Of all the “New Age” techniques for manifesting our dreams, creative visualization is perhaps the best known – and unfortunately it is also the most misunderstood.

The West began to embrace “visualization” as a powerful technique when Russian athletes used it to train for the Olympic Games in the 80s.

Athletes that spent 25% of their time on physical training and 75% of their time mentally training performed better than those who spent all of their time exclusively on physical training. To this day, most of the best athletes employ creative visualization as a central part of their training program.

However, effective visualization requires 3 very specific components:

1. Detail

The most common complaint I hear from people is that they can’t “see” – or create a clear enough picture. They close their eyes and maybe all they see are colors, or even just a “blank screen.”

The key here is to use all five senses – not just sight.

If you can’t see your new job – can you hear it? Imagine a conversation you may have with a colleague or superior. A very detailed conversation where you are expressing yourself to others with extreme confidence and competence.

Can you smell your new job? Perhaps your desk is near the coffee maker. Now the conversation you have imagined has smell attached to it.

Can you touch your new job? Maybe you can feel the warmth of the coffee cup in yours hands as you talk to your colleagues.

2. Consistency

Think of visualization as preparing for a live performance.

Actors, directors, and technical staff do not leave rehearsing to chance – there is a formal schedule put into place.

At first, rehearsals are scheduled quite frequently and the performances are usually pretty choppy. People forget their lines, actors have not completely embraced their characters,  and props are missing. But, with frequent rehearsal, performances begin to improve.  

Eventually, scheduled, consistent, and frequent rehearsals result in performances where the actors completely forget they are on stage and become the play.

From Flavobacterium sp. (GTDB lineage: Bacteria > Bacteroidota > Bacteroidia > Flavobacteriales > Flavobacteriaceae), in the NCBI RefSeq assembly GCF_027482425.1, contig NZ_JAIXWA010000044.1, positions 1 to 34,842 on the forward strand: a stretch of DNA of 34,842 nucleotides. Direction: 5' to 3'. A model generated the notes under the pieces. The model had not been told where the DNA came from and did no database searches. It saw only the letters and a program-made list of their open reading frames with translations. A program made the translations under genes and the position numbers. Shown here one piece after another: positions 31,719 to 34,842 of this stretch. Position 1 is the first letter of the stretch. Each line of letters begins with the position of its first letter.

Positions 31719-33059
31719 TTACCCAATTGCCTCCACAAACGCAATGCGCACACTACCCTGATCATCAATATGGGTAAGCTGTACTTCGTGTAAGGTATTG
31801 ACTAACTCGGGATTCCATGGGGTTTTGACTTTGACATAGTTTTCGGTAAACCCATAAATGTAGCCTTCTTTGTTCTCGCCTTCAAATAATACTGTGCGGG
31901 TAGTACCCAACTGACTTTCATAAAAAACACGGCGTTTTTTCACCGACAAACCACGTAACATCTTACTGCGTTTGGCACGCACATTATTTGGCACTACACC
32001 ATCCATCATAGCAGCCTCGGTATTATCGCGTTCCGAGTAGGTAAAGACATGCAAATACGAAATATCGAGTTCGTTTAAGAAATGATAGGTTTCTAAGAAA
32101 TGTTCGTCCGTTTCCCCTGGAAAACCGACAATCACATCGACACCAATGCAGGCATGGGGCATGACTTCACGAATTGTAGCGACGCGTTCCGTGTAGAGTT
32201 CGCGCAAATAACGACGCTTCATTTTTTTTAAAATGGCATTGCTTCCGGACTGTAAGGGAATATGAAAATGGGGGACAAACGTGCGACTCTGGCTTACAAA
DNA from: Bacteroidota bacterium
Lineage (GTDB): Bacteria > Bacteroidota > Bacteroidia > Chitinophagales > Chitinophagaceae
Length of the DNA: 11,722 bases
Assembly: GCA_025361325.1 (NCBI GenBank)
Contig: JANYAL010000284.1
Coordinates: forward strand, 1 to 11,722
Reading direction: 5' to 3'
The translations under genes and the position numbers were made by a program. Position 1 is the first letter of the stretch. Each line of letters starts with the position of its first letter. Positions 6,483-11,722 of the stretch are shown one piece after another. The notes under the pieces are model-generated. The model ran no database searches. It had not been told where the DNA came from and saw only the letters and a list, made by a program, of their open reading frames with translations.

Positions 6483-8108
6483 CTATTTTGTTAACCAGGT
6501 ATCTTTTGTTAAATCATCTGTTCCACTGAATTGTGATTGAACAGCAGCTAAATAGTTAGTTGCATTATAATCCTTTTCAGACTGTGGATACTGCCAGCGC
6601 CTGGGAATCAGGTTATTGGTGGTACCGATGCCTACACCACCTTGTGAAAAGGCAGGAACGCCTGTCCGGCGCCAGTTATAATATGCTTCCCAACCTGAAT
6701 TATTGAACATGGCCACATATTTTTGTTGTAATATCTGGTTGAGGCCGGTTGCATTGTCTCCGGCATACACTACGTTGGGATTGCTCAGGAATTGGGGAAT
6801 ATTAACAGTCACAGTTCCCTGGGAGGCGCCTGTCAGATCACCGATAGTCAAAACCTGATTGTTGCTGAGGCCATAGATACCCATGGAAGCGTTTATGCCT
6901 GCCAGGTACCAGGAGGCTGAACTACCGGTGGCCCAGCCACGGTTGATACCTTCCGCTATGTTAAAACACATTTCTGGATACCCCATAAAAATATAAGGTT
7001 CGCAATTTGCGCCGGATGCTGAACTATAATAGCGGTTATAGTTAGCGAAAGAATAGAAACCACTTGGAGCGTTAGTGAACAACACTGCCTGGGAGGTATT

Just like in the performing arts, the power of visualization is truly realized when it is performed in a scheduled, consistent, and frequent manner.

3. Belief

“To be it, you must believe it.”  This statement is true on more levels than you might realize.

Psychologists call this the “self-fulfilling prophecy.

It has been observed that whatever one believes about themselves or their circumstances, impacts their behavior, which then impacts the result – often causing the initial belief to become true.

For example, if you believe you will flunk a test, it is likely that your study habits will be negatively impacted, reducing the amount of material you remember. The result? You are not your best on the day of the test and the original belief becomes reality.

However, visualization techniques can help change negative self-fulfilling prophecies into positive ones.

Bonus: How To Radically Transform Your Life With Creative Visualization

The most powerful (and my personal favourite) way to use visualization is to “quantum jump.

This involves visualizing your twin or “doppelganger” in an alternate universe who is already “doing the thing or getting the thing” we want to make real in our current lives.

The process takes you through imagining yourself talking to this already-successful version of yourself and receiving tips, instructions, and specific information to help you now.

People that use this technique have been able to shift their lives in directions they didn’t believe were possibly without really understanding how or why it works. I find that to be the most beautiful part of the whole thing – you don’t need to understand how something works to benefit from it.

BLOG - CTA